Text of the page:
GroundUp stated, however, that its reporter was on site and he and other witnesses heard and/or saw shots being discharged at least twice.
In a statement reacting to the claim, Shenilla Mohamed, executive director of Amnesty International South Africa, said: “Amnesty International South Africa is alarmed at reports of the use of excessive force towards people who are already vulnerable, and we repeat our call, once again, that while it is urgent and important to ensure that people adhere to the lockdown, the police should not use excessive force against protesters.
“The use of excessive force is worrying. We are concerned about the government’s plans to ‘de-densify’ some informal settlements. Relocation can be very disruptive, and this at a time when social networks and community are key. We are concerned that ‘de-densification’ procedures could result in further incidents where excessive force is used, which would be devastating for the relocated communities as well as our society as a whole.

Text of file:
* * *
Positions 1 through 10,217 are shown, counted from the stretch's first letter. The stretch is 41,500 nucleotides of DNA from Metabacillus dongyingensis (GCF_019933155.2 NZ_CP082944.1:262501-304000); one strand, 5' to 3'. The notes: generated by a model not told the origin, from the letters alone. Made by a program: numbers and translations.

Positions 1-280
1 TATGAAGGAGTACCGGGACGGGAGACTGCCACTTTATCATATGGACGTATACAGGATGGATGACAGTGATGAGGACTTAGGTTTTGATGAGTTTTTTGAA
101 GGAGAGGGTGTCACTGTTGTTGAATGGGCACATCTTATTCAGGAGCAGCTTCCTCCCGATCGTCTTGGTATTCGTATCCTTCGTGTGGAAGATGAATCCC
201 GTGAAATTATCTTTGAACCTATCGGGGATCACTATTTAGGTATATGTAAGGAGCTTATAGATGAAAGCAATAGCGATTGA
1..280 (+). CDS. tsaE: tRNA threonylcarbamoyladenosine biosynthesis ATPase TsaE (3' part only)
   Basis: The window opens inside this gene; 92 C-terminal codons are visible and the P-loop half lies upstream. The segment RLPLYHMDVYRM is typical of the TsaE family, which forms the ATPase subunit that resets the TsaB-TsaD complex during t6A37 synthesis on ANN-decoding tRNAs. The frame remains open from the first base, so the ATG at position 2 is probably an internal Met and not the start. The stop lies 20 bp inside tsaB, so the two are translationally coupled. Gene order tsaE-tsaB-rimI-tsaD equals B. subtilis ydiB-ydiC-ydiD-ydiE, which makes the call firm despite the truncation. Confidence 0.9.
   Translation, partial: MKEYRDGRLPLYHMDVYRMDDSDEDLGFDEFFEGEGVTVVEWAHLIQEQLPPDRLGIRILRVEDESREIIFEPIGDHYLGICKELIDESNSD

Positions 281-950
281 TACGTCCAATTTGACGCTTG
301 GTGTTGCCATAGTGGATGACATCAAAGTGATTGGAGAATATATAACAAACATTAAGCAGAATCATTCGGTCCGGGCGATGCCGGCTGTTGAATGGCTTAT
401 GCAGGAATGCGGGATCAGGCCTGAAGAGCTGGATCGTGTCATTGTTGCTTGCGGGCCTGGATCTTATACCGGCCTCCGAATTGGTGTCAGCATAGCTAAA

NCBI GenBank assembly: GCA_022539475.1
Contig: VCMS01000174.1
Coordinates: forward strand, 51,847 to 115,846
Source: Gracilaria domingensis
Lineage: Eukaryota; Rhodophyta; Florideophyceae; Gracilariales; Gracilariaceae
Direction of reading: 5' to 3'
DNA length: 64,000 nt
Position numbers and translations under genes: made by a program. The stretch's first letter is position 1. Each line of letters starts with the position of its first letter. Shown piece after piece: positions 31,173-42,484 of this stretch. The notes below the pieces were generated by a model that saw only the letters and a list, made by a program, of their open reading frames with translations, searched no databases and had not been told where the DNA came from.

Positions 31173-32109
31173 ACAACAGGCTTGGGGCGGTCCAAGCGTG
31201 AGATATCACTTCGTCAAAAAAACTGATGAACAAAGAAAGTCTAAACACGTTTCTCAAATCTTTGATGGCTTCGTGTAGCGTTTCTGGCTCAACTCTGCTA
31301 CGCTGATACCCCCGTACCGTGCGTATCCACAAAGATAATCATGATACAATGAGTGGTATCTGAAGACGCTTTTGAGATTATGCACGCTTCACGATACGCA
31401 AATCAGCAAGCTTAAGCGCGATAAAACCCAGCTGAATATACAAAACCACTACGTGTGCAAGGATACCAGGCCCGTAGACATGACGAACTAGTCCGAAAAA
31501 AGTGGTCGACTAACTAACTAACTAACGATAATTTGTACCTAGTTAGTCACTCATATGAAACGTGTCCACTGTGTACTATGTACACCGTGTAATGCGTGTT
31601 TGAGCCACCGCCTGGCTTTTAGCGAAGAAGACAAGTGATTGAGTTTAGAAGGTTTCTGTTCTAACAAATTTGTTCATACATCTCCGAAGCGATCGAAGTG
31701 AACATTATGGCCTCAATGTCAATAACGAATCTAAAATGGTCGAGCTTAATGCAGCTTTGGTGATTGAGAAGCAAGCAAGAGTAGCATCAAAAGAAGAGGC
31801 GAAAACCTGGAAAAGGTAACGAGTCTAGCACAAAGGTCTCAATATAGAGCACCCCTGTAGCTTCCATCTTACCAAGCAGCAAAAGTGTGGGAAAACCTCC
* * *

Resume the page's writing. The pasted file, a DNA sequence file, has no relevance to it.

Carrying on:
“Security forces must act within the law at all times and should adopt an educational approach, rather than using excessive force against the people, to sensitise anyone who is not complying with the rules of the lockdown, or who is being moved during ‘de-densification’.
“Every person must clearly understand why they are being moved, and this must be done sensitively with their specific needs in mind. No-one must be forcefully removed from their homes.
“Everyone is equal before the law, and should be treated as such, whether homeless, a refugee or a person living in poverty.”
Amnesty said the United Nations Basic Principles on the Use of Force and Firearms by Law Enforcement Officials, among other international standards, clearly provide that law enforcement officials may only use force if other means remain ineffective or have no promise of achieving the intended result.
When using force, law enforcement officials should exercise restraint and act in proportion to the seriousness of the offence and to the legitimate objective to be achieved, said the organisation.
The City of Cape Town said in a statement the camp was a proactive measure to help the homeless. The Strandfontein sports complex “enabled us to move quickly as it has a large perimeter fence, existing infrastructure with water and electricity available, and is big enough to accommodate 2,000 homeless persons on one site, making the delivery of services for the homeless far more efficient”.
"“To ensure that our homeless community is well taken care of while at this facility, we are providing medical services, shelter, meals, ablution and shower facilities. When entering the site, our homeless community is screened by medical professionals and social workers so that we can respond appropriately to their medical and psychosocial needs,” the city said.